Lecture Series 10: Into the Mystic: Perspectives on Sacred Architecture, Thursdays, January 10th – February 14th

Lecturer Marie Clausén, through the Learning in Retirement program (open to all ages)

Have you ever wondered what makes certain spaces feel sacred, or pondered whether we in today’s secular Western society still need such spaces? Should edifices dedicated to existential and metaphysical contemplation be perceived and preserved primarily as artefacts of quaint but irrelevant world views? Or can they in some sense be said to actually complete the human habitat? This lecture series explores such questions by taking a non-denominational and interdisciplinary look at how we make and unmake sacred space, and the meanings we attach to sacred architecture. We will also explore the implications of those meanings for the continued relevance of sacred architecture.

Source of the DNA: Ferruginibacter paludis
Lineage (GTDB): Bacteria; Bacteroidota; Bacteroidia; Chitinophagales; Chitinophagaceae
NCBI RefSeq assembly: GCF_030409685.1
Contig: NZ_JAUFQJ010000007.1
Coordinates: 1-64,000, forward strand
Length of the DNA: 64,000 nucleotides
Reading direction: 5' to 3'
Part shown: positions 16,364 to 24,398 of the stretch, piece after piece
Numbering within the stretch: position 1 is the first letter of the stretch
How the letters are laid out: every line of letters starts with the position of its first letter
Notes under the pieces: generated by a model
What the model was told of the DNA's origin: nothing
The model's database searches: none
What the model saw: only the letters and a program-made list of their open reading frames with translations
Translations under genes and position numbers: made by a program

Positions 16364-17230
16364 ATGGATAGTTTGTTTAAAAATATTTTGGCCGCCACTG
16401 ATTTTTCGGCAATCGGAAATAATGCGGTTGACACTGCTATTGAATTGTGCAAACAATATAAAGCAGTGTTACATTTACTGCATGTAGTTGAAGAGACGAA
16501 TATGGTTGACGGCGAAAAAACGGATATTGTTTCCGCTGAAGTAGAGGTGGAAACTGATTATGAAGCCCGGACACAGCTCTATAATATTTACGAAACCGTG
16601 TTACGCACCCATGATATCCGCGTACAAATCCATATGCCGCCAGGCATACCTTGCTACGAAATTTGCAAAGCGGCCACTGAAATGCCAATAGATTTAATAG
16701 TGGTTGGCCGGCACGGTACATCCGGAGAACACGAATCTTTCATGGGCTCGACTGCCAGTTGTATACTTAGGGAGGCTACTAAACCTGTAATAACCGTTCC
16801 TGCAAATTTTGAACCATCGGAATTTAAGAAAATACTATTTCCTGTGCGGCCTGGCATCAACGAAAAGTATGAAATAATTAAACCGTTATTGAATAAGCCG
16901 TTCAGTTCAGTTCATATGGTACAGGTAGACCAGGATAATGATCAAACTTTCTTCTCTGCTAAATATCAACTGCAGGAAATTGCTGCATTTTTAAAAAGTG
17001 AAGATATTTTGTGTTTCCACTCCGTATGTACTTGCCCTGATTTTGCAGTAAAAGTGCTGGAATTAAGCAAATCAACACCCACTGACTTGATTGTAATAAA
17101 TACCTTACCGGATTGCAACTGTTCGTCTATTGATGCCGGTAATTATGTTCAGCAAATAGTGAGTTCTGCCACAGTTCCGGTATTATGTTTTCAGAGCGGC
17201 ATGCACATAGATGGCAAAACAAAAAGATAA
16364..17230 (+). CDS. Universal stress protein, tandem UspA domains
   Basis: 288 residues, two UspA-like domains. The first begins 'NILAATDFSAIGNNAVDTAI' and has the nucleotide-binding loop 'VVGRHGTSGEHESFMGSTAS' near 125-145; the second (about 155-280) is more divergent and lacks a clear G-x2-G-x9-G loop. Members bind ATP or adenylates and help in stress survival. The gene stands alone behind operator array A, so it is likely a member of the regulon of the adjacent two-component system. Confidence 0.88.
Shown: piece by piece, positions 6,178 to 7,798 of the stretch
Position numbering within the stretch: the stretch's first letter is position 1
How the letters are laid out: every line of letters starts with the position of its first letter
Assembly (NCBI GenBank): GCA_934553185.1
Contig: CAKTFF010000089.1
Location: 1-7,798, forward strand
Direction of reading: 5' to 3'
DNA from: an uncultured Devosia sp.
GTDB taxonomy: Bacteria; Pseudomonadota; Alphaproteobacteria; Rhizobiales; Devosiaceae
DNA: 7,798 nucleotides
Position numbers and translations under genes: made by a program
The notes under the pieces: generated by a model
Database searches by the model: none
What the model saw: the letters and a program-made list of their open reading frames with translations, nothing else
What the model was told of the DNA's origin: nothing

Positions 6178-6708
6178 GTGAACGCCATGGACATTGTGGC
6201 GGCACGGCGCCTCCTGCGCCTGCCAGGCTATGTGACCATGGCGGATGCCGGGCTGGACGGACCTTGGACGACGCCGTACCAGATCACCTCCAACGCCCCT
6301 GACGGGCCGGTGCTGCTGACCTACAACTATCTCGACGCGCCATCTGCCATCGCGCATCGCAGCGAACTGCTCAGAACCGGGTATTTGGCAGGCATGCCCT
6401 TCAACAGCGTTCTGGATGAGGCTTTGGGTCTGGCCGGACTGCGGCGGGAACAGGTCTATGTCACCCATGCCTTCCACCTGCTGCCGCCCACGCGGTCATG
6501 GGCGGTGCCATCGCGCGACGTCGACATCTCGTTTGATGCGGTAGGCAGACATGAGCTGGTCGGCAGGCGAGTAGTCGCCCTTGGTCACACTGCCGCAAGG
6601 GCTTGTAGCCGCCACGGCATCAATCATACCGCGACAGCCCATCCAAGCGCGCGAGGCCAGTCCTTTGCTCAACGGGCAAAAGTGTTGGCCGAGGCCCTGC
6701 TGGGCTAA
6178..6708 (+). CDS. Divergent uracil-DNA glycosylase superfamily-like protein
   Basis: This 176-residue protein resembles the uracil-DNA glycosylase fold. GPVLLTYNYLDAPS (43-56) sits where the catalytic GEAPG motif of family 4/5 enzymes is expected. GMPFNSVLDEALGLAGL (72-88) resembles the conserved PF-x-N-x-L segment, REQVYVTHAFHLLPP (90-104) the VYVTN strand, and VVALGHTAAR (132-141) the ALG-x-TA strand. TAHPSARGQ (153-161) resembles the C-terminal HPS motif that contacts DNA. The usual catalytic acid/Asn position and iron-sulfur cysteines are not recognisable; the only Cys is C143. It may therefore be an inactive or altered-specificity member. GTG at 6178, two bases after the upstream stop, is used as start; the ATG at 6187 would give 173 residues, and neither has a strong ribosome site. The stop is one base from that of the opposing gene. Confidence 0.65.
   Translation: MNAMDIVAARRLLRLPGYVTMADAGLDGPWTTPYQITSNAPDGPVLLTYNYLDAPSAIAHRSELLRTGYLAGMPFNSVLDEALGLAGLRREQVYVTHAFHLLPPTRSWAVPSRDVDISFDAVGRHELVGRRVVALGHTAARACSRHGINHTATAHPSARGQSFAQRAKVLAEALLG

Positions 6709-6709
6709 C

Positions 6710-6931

Time: 1:30 p.m. – 3:30 p.m.
Cost: $140.00 (HST included)  Register online today using our online registration form or call us at 613-520-3699.  For a complete listing of all class descriptions, dates, times and lecturer biographies for winter 2019 please visit our website.


January 11, 2019 – Kirsten Schut: “Dominican life and learning in fourteenth-century Naples

The History Department invites you to a talk by Kirsten Schut, Contract Instructor, as part of our Friday Occasion Series. Join us in the History Department Lounge, 433 Paterson, at 10:00am.

About the Lecture: